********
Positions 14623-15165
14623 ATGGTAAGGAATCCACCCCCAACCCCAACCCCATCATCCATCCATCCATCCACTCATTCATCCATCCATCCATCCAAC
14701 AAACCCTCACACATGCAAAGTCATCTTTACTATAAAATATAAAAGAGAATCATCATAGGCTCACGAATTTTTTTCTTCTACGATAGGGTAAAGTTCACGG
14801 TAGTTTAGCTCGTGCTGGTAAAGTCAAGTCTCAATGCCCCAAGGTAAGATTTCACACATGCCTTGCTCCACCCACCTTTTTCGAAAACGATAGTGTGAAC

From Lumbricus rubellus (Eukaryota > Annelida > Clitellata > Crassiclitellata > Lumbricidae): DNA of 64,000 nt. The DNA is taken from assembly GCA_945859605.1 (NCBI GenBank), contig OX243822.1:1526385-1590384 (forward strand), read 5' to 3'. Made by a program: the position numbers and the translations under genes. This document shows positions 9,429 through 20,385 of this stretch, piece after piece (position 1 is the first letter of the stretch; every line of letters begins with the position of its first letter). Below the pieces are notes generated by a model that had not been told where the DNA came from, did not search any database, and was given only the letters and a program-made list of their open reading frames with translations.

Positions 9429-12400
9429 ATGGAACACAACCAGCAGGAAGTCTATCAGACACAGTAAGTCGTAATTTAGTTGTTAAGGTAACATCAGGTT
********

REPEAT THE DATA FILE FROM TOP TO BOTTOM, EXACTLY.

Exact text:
Positions 14623-15165
14623 ATGGTAAGGAATCCACCCCCAACCCCAACCCCATCATCCATCCATCCATCCACTCATTCATCCATCCATCCATCCAAC
14701 AAACCCTCACACATGCAAAGTCATCTTTACTATAAAATATAAAAGAGAATCATCATAGGCTCACGAATTTTTTTCTTCTACGATAGGGTAAAGTTCACGG
14801 TAGTTTAGCTCGTGCTGGTAAAGTCAAGTCTCAATGCCCCAAGGTAAGATTTCACACATGCCTTGCTCCACCCACCTTTTTCGAAAACGATAGTGTGAAC

From Lumbricus rubellus (Eukaryota > Annelida > Clitellata > Crassiclitellata > Lumbricidae): DNA of 64,000 nt. The DNA is taken from assembly GCA_945859605.1 (NCBI GenBank), contig OX243822.1:1526385-1590384 (forward strand), read 5' to 3'. Made by a program: the position numbers and the translations under genes. This document shows positions 9,429 through 20,385 of this stretch, piece after piece (position 1 is the first letter of the stretch; every line of letters begins with the position of its first letter). Below the pieces are notes generated by a model that had not been told where the DNA came from, did not search any database, and was given only the letters and a program-made list of their open reading frames with translations.

Positions 9429-12400
9429 ATGGAACACAACCAGCAGGAAGTCTATCAGACACAGTAAGTCGTAATTTAGTTGTTAAGGTAACATCAGGTT